Connect with us


“Warm line” part of OSU suicide Task Force recommendation report

614now Staff



The Ohio State mental health and suicide task force has come out with a list of recommendations after four people have fallen/jumped from campus garages in 19 months.

Three of those people died, one survived.

The Task Force also recommends:

  • Promoting “A Culture of Care” on campus, which includes faculty proactively reaching out to students.
  • Enhanced suicide screening procedures.
  • Creation of a “warm line” for students. Different from a hotline- a “warm line” is intended for non-emergency, peer-to-peer support.
  • Crisis hotline signage in every garage on campus

“We have resources available, but the most heartbreaking thing is when students don’t know those resources are at their fingertips,” said OSU Student Government President Shamina Merchant, per 10TV. “And there’s ways we continue to work to make sure that they are aware of those resources, and advancing the culture of care that we have on this campus to reduce stigma related to mental health. And make sure that we never have a situation where another student feels that they don’t have somebody to turn to.”

Earlier this week a student named Joshua Song fell/jumped from the Lane Avenue parking garage and died.

Daniel Birdsall, 19, a sophomore studying sociology, died after falling from the university’s Union South garage this past April.

Four days later, Kelly Denlinger, 35, a former student at Ohio State who last attended in 2007 fell from the same garage but survived.


In February 2017, Madison Paul, 19, a first-year, pre-med neurosciences major from Zanesville, died after a fall at the garage. Officials later determined it was a suicide.

Office of Student Life’s Counseling and Consultation Service (CCS) by visiting or calling 614-292-5766.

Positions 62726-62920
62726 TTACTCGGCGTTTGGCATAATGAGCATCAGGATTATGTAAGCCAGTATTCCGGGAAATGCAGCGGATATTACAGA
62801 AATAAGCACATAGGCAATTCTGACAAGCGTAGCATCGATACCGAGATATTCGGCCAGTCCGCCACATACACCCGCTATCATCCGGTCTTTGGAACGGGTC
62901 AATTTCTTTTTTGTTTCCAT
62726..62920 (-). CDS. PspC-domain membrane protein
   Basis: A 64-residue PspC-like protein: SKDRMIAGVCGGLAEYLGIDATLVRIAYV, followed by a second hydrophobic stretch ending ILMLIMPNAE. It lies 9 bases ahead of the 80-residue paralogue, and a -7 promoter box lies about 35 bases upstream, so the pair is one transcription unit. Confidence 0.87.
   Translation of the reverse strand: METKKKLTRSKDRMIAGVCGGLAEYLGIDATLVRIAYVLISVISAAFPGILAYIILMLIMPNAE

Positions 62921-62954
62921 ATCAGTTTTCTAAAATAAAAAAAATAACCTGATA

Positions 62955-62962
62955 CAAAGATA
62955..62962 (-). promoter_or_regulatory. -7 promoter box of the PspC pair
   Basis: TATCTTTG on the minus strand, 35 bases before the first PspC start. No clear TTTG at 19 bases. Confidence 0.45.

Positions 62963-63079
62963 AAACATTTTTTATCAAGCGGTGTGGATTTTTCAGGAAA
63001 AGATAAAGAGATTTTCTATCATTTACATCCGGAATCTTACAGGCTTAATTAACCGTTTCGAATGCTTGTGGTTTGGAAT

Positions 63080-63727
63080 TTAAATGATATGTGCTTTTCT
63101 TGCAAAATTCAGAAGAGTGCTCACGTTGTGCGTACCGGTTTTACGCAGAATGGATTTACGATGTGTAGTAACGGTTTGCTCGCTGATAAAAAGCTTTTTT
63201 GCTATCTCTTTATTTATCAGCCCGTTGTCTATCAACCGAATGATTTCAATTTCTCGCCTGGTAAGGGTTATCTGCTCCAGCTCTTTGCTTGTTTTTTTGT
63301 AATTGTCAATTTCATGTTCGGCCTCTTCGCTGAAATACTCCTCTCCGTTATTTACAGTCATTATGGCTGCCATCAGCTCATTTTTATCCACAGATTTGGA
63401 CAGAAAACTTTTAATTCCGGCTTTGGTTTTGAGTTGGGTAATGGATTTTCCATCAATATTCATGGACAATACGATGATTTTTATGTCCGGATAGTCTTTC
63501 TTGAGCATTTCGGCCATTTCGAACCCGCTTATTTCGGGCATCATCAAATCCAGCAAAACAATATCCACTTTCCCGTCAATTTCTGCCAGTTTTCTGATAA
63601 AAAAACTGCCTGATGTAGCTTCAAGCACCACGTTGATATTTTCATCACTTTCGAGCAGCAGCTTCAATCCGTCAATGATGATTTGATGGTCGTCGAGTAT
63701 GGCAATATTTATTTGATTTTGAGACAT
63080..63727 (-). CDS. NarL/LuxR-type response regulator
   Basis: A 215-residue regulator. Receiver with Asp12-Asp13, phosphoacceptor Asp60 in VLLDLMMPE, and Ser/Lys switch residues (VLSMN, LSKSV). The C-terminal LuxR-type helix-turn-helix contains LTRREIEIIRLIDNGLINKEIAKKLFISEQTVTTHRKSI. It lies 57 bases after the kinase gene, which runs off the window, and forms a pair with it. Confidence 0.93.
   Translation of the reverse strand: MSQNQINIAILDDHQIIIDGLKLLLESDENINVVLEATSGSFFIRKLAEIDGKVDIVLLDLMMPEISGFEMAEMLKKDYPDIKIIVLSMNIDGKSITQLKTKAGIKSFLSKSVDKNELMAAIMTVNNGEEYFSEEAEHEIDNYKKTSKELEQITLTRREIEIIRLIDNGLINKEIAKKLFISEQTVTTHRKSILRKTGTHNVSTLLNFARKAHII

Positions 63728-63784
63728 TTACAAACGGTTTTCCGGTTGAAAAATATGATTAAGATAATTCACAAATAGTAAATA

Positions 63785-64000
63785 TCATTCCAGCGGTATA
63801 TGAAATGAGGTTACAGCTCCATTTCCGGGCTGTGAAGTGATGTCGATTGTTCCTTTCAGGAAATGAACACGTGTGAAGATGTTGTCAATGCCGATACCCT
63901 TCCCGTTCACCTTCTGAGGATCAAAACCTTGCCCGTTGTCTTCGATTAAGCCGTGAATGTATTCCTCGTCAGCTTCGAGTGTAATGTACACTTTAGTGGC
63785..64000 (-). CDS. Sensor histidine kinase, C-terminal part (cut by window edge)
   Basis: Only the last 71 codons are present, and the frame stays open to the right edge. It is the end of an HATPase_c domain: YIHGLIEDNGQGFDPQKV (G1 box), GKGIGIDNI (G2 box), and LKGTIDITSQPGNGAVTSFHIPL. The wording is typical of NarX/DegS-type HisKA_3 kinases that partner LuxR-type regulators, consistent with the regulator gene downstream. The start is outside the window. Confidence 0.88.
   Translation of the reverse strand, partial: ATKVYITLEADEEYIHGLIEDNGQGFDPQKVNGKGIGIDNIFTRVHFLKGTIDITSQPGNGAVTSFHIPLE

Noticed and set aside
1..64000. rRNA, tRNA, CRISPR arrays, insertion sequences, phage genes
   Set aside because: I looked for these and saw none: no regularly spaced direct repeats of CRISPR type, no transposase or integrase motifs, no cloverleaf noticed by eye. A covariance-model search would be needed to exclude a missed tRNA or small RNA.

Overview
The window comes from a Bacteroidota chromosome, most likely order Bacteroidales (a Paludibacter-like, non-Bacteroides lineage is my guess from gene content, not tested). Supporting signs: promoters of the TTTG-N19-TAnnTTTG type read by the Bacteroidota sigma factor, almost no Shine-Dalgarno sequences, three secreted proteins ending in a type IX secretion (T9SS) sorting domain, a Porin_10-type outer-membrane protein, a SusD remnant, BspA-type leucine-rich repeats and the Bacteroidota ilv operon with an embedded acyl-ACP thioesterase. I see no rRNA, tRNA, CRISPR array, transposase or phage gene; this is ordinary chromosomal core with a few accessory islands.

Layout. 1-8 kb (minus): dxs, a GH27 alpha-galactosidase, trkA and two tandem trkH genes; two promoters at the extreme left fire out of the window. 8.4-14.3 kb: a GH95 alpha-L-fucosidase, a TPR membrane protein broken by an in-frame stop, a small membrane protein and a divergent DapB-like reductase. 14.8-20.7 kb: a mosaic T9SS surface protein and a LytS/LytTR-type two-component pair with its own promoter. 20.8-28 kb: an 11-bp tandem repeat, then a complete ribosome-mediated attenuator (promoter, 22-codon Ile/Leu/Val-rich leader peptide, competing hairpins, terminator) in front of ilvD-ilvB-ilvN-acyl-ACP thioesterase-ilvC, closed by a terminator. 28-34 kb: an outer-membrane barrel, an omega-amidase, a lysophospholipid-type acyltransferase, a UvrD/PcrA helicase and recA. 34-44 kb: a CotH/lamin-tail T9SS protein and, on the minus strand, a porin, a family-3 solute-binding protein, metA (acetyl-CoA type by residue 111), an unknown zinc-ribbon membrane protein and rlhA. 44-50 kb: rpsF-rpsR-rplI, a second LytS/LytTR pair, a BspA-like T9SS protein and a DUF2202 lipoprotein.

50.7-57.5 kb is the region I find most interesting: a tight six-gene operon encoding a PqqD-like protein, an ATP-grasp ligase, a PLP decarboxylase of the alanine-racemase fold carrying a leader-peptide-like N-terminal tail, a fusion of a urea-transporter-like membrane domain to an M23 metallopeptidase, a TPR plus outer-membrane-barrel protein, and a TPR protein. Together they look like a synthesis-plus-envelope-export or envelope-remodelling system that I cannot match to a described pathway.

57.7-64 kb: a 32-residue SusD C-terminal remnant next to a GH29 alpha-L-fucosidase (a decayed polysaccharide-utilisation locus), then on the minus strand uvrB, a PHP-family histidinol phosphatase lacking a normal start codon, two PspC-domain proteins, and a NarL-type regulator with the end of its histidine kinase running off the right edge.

CCS is located on the 4th Floor of the Younkin Success Center and 10th Floor of Lincoln Tower.

You can reach an on call counselor when CCS is closed at 614-292-5766 and 24 hour emergency help is also available through the 24/7 National Suicide Prevention Hotline at 1-800-273-TALK or at

[symple_button url=”″ color=”black” button_target=”_self”]View full Suicide and Mental Health Task Force recommendation report here[/symple_button]
Continue Reading


By The Numbers: How COVID-19 has impacted Ohio thus far

Mitch Hooper



While these numbers are subject to fluctuate and grow throughout the upcoming days and weeks, has released its current numbers on COVID-19 and its impacts.

Currently, as of March 31, 2020, here are the reports:

  • 2,199 confirmed cases of COVID-19 in Ohio
  • 585 total hospitalizations
  • 198 ICU admissions
  • 55 total deaths

The median age of these cases was reported at 53 with a sex split at 49% males and 51% females with a less than 1% not reporting their sex. The age range, however, goes from one year olds to 99-years-old.

614Now will update this story with more information as it becomes available.

Continue Reading

Biz + Dev

Facebook to offer $100 million boost to small businesses

Mitch Hooper



As more and more small businesses shift focus and find new footing amid the COVID-19 outbreak, Facebook is looking to assist with financial relief.